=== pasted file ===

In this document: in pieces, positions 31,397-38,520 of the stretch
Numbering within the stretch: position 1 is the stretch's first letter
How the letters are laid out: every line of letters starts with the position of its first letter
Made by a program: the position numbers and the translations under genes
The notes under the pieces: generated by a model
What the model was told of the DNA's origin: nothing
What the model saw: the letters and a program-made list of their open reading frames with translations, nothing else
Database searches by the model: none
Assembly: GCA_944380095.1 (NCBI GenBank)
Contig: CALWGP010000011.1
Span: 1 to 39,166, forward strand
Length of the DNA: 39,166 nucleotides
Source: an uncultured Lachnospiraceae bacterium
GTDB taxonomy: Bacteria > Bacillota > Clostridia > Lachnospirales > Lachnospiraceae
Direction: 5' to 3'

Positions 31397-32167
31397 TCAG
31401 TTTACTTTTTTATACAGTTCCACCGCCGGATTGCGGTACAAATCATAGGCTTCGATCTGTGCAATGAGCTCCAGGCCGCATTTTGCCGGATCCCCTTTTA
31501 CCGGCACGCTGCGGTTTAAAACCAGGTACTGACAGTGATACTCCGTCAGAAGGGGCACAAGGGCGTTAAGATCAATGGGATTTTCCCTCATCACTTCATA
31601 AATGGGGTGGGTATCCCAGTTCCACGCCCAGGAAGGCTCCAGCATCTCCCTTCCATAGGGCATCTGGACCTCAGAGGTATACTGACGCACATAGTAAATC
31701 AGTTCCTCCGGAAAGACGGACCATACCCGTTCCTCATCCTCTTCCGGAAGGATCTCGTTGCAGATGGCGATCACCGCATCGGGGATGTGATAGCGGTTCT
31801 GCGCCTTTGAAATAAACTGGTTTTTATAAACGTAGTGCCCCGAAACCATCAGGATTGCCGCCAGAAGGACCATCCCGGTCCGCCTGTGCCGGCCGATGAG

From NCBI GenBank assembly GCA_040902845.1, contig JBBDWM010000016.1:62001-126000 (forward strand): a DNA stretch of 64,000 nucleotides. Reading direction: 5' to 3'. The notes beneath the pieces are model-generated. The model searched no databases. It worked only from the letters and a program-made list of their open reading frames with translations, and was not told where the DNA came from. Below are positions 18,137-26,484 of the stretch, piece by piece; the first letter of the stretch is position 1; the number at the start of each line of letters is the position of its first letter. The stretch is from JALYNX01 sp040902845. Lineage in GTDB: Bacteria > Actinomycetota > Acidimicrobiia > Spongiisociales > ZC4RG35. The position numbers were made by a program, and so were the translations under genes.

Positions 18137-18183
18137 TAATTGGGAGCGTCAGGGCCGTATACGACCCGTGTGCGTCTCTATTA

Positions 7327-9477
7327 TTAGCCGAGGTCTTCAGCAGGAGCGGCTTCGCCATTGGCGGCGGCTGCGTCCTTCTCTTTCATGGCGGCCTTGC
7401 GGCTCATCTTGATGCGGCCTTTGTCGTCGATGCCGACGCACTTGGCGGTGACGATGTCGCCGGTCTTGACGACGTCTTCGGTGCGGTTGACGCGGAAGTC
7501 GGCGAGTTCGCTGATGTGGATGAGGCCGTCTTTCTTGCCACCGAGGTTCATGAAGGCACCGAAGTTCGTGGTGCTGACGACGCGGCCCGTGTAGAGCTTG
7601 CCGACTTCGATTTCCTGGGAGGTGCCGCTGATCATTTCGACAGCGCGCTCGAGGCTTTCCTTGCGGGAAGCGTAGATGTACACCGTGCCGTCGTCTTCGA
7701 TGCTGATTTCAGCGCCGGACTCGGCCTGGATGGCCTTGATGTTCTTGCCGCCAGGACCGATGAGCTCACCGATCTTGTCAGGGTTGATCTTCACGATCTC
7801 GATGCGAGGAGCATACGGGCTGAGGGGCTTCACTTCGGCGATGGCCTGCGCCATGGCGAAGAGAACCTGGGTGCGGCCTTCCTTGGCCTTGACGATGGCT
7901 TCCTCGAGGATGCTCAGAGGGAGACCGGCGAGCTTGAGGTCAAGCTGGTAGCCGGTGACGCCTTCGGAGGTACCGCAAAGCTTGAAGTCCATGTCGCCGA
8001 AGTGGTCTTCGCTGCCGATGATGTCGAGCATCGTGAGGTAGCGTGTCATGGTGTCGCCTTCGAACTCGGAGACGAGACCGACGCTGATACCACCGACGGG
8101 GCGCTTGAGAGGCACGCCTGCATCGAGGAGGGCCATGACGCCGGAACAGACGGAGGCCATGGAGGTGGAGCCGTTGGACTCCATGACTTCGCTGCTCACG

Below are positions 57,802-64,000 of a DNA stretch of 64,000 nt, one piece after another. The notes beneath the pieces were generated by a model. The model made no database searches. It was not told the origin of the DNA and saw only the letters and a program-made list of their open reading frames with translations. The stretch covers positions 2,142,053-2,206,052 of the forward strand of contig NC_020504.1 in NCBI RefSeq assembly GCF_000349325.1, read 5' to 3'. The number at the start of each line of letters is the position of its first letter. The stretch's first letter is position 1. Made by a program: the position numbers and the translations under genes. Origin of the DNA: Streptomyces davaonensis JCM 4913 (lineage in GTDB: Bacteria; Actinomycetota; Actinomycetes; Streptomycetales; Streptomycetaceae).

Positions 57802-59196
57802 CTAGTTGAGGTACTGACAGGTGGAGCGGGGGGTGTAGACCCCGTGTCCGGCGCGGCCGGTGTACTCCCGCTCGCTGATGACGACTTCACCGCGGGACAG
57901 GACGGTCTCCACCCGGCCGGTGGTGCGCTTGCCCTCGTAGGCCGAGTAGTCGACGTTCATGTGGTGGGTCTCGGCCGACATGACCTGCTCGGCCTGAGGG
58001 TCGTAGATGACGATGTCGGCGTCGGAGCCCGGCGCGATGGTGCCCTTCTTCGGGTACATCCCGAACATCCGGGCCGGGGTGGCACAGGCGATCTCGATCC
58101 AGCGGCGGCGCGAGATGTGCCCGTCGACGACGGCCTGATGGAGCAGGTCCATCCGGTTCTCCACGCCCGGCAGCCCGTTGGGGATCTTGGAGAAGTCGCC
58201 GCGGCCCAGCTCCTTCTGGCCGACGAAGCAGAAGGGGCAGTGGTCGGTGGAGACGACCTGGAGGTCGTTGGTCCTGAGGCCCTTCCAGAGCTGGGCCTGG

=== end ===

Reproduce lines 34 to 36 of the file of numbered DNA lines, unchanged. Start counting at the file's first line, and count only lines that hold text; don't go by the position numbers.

8001 AGTGGTCTTCGCTGCCGATGATGTCGAGCATCGTGAGGTAGCGTGTCATGGTGTCGCCTTCGAACTCGGAGACGAGACCGACGCTGATACCACCGACGGG
8101 GCGCTTGAGAGGCACGCCTGCATCGAGGAGGGCCATGACGCCGGAACAGACGGAGGCCATGGAGGTGGAGCCGTTGGACTCCATGACTTCGCTGCTCACG

Below are positions 57,802-64,000 of a DNA stretch of 64,000 nt, one piece after another. The notes beneath the pieces were generated by a model. The model made no database searches. It was not told the origin of the DNA and saw only the letters and a program-made list of their open reading frames with translations. The stretch covers positions 2,142,053-2,206,052 of the forward strand of contig NC_020504.1 in NCBI RefSeq assembly GCF_000349325.1, read 5' to 3'. The number at the start of each line of letters is the position of its first letter. The stretch's first letter is position 1. Made by a program: the position numbers and the translations under genes. Origin of the DNA: Streptomyces davaonensis JCM 4913 (lineage in GTDB: Bacteria; Actinomycetota; Actinomycetes; Streptomycetales; Streptomycetaceae).